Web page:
As more cases emerged in London, Snow began to study the symptoms of the patients. He found that the first symptom in most patients was nausea and vomiting, a problem with the digestive tract. Snow concluded that cholera must have been acquired after eating contaminated food or water, because if, according to the miasma, the patient had inhaled air contaminated with cholera toxins, their first symptoms should have appeared in The nose or lungs, not the digestive tract. In August 1849, Snow published a pamphlet “On the Mode of Transmission of Cholera” at his own expense, in which Snow mentioned that cholera was a contagious disease caused by a toxin, and he believed that the The main route is water contaminated with this toxin. The pamphlet didn’t get much traction when it was published, because Snow’s new argument was seen as just one of many theories put forward as the cholera epidemic raged.
  Drawing of the “Map of Cholera”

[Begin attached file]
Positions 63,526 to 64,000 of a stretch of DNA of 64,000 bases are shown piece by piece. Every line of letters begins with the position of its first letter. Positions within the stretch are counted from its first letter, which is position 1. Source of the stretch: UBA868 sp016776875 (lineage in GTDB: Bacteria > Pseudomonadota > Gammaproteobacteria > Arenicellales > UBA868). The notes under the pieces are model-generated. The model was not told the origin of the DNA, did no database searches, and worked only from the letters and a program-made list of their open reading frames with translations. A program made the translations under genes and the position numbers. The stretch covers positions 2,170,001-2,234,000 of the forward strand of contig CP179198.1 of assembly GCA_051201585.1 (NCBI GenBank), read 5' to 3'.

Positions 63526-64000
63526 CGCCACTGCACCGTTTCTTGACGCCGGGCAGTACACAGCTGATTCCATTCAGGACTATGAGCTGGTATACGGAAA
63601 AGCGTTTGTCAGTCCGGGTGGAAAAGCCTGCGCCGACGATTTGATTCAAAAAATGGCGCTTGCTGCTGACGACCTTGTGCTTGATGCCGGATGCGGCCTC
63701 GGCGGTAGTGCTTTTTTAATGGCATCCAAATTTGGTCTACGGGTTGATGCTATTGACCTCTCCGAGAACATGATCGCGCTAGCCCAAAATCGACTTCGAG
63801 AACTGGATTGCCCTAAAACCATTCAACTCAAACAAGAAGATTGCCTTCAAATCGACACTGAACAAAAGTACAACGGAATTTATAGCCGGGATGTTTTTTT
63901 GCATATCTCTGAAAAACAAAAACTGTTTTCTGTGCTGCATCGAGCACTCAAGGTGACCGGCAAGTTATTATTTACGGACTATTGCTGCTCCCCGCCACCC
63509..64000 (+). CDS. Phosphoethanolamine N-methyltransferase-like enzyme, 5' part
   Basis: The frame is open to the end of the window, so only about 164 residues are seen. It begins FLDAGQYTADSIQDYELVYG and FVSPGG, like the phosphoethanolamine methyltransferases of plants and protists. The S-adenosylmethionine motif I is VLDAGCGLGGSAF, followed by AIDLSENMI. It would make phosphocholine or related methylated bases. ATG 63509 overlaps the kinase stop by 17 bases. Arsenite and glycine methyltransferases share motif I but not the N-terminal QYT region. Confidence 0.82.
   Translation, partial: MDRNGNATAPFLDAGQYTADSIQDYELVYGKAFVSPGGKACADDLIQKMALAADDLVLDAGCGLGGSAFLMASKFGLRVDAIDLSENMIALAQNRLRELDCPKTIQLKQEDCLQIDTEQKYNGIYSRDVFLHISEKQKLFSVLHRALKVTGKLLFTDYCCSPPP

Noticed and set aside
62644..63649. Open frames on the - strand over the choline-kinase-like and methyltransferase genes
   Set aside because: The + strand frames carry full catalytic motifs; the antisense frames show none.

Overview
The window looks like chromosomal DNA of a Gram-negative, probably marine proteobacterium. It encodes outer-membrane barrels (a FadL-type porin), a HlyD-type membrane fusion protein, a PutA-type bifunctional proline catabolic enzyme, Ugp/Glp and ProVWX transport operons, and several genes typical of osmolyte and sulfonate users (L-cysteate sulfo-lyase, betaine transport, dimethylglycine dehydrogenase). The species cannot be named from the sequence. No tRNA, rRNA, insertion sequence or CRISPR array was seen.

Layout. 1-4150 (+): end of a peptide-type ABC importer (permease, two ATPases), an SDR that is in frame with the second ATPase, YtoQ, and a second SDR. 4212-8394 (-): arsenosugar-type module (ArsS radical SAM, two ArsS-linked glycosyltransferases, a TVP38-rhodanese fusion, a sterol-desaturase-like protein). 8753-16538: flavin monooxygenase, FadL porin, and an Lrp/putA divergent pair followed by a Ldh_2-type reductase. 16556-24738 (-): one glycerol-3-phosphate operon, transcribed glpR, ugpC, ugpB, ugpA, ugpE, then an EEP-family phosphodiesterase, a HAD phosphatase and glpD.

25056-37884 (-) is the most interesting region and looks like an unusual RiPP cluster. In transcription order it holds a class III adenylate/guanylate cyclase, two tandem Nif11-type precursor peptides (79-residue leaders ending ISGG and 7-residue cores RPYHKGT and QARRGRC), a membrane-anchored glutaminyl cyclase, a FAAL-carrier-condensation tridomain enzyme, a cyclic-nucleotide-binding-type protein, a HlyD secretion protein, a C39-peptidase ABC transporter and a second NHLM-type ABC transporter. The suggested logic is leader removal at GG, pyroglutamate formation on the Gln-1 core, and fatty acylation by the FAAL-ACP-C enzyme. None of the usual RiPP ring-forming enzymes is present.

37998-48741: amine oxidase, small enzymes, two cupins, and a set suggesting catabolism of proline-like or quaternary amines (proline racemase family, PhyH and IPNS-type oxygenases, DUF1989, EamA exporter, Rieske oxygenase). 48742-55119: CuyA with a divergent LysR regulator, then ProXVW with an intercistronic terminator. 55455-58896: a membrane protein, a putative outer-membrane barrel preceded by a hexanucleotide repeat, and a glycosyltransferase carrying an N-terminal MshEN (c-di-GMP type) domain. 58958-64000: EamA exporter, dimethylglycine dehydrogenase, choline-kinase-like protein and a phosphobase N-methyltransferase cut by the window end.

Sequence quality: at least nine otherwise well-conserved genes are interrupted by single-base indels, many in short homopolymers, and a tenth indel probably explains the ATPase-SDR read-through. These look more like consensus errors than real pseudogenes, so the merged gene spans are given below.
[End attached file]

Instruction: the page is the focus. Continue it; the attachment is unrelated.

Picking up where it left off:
In the summer of 1854, London was again shrouded in a haze of cholera. Snow knew that the epidemic would continue to spread until the source of cholera was found. He decided to challenge this problem and find the source of cholera. Snow began to investigate the sources of drinking water for London residents, suspecting that the spread of cholera was caused by the contamination of their drinking water by the Thames. At that time, London’s residential water was connected to the Thames River, and the Thames River flowed through central London from west to east. Most of the water companies supplying water for London residents took water from the Thames River, but the sewage used by residents would eventually be injected into the river. Snow checked municipal records and found that there are two private water companies in South London that draw water from the Thames to provide water to local residents: one is Southwark-Vauxhall Water, which draws water from the lower Thames: the other It was Lambeth Water, which drew water from the upper Thames, and Snow decided to conduct a comparative study of morbidity and mortality among consumers of the two water companies. Snow personally visited and asked about the owner’s residence. Through a large number of sample statistics, Snow came to the data conclusion: within a period of four weeks, those families who took water from Southwark-Vauxhall Water Company suffered from the disease. The mortality rate is 14 times higher than that of Lambeth Water consumer households. Snow was excited by the conclusion, convinced he had found strong evidence for a link between drinking sewage and the spread of cholera. But Snow’s findings were still attacked by miasmaists, who claimed that the Thames was full of water enough to dilute the sewage sufficiently that the water taken from the Thames would not be toxic to humans.